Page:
Spotted it yet? Go back to the beginning and take a second. Find the mistake.

The use of an apostrophe within “it’s” and “its” is a very common mistake but also very easy to miss. The rule is straightforward; use the apostrophe for a contraction (it is), and lose it if it’s possessive (belonging to it). This post isn’t about a grammar lesson though, but rather about attending to the details.

A large focus within testing is on functionality, or trying to break the application. It is my belief that we should also spend some time looking at the fine detail; field labels, ‘About’ paragraphs, instructions etc. There is often considerable pressure to focus on the larger issues and while I wouldn’t disagree with that, I caution against forgetting the detail by doing so.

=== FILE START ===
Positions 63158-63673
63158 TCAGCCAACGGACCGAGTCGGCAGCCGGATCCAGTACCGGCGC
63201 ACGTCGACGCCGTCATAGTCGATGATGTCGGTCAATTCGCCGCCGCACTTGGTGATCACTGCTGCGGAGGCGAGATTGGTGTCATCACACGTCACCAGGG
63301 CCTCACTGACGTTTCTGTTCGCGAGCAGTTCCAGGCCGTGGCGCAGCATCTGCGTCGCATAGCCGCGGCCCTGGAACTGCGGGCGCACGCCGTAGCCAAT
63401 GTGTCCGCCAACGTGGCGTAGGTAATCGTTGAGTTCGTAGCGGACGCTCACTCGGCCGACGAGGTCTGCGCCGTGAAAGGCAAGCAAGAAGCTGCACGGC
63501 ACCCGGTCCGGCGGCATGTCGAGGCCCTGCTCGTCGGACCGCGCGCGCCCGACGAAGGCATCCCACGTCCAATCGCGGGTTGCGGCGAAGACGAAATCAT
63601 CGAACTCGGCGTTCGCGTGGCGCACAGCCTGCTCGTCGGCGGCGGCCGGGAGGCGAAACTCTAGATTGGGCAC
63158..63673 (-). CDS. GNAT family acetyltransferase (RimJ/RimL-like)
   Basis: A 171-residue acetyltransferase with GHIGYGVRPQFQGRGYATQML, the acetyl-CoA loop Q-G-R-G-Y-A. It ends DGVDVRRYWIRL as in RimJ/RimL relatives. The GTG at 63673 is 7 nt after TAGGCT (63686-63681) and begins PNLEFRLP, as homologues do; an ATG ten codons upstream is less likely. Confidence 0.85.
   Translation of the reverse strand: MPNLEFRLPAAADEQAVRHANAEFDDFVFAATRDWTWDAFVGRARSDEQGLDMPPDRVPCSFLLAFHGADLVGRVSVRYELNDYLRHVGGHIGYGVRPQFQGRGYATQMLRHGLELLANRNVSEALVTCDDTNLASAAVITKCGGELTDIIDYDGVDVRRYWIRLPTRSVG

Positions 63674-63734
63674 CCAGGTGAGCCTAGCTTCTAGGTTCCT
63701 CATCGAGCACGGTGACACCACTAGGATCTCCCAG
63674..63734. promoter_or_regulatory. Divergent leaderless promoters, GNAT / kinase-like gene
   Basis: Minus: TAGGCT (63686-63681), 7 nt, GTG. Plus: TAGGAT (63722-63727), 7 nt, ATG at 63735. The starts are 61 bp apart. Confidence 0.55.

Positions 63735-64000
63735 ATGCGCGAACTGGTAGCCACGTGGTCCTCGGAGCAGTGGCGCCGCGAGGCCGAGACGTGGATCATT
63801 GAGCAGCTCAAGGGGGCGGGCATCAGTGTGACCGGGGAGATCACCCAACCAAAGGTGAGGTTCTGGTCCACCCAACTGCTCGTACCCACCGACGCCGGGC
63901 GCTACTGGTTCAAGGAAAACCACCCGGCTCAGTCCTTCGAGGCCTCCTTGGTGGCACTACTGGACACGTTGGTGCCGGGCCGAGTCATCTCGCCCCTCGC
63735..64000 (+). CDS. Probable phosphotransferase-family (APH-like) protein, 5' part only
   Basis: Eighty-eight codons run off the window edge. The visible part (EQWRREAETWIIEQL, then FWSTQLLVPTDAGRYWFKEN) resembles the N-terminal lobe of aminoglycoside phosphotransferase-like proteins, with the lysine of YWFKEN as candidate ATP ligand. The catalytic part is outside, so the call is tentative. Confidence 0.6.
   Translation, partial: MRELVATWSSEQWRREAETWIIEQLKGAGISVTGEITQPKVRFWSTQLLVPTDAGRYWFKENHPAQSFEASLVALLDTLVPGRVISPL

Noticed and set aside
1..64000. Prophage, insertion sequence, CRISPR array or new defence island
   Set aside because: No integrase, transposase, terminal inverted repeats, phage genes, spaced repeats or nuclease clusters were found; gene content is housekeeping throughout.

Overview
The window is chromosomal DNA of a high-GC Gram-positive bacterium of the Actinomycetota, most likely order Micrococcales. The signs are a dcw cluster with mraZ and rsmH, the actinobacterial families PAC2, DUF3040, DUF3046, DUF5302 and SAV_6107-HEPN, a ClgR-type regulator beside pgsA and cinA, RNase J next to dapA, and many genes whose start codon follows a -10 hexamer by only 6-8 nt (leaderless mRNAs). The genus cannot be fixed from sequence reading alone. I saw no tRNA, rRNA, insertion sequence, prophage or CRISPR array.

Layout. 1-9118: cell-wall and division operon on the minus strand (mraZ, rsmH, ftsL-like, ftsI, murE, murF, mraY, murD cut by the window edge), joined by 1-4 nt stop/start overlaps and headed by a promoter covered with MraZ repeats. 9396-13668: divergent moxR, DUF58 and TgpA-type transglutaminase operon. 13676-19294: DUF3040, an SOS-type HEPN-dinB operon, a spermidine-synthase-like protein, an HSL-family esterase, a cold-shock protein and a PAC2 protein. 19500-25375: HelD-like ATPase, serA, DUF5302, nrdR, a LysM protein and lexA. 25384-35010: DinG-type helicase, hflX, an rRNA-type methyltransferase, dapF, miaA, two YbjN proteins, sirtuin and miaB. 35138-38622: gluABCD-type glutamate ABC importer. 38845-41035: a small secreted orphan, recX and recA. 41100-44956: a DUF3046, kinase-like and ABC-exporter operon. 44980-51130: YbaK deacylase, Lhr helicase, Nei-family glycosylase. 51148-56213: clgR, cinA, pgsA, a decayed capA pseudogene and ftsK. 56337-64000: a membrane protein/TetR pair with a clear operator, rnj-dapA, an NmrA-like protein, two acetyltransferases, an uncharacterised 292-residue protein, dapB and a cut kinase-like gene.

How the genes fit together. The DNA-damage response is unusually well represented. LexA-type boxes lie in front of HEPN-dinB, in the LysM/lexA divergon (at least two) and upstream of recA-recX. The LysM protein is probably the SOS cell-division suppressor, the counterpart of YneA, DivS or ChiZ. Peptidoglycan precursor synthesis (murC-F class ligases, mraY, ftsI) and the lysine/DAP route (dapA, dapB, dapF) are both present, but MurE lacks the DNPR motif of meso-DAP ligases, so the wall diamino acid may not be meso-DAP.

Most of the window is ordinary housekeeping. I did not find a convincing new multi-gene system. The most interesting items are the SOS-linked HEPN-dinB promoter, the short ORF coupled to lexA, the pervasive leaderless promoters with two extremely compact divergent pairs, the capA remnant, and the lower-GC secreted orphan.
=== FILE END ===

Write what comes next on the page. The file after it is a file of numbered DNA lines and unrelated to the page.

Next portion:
From our point of view quite literally every ‘i’ should be dotted and every ‘t’ should be crossed. An important point about context here though is that defects found should then be prioritised accordingly. If this is an external-facing website, then typos and poor grammar could be harmful to the brand; whereas if this is an application for dealing with employees’ timecards, then a typo is going to have minimal impact unless it materially changes the perception of what the user is expected to do. That doesn’t make it any less valid a defect to raise, but does determine how hard you need to push to ensure it’s fixed.

In short, look for any errors in the detail and raise them all. Worry about the prioritisation, or whether the defect really needs to be addressed, later – ultimately it’s a business decision, not a test one. Any change from what was specified is a valid error, and it’s a tester’s job to raise them.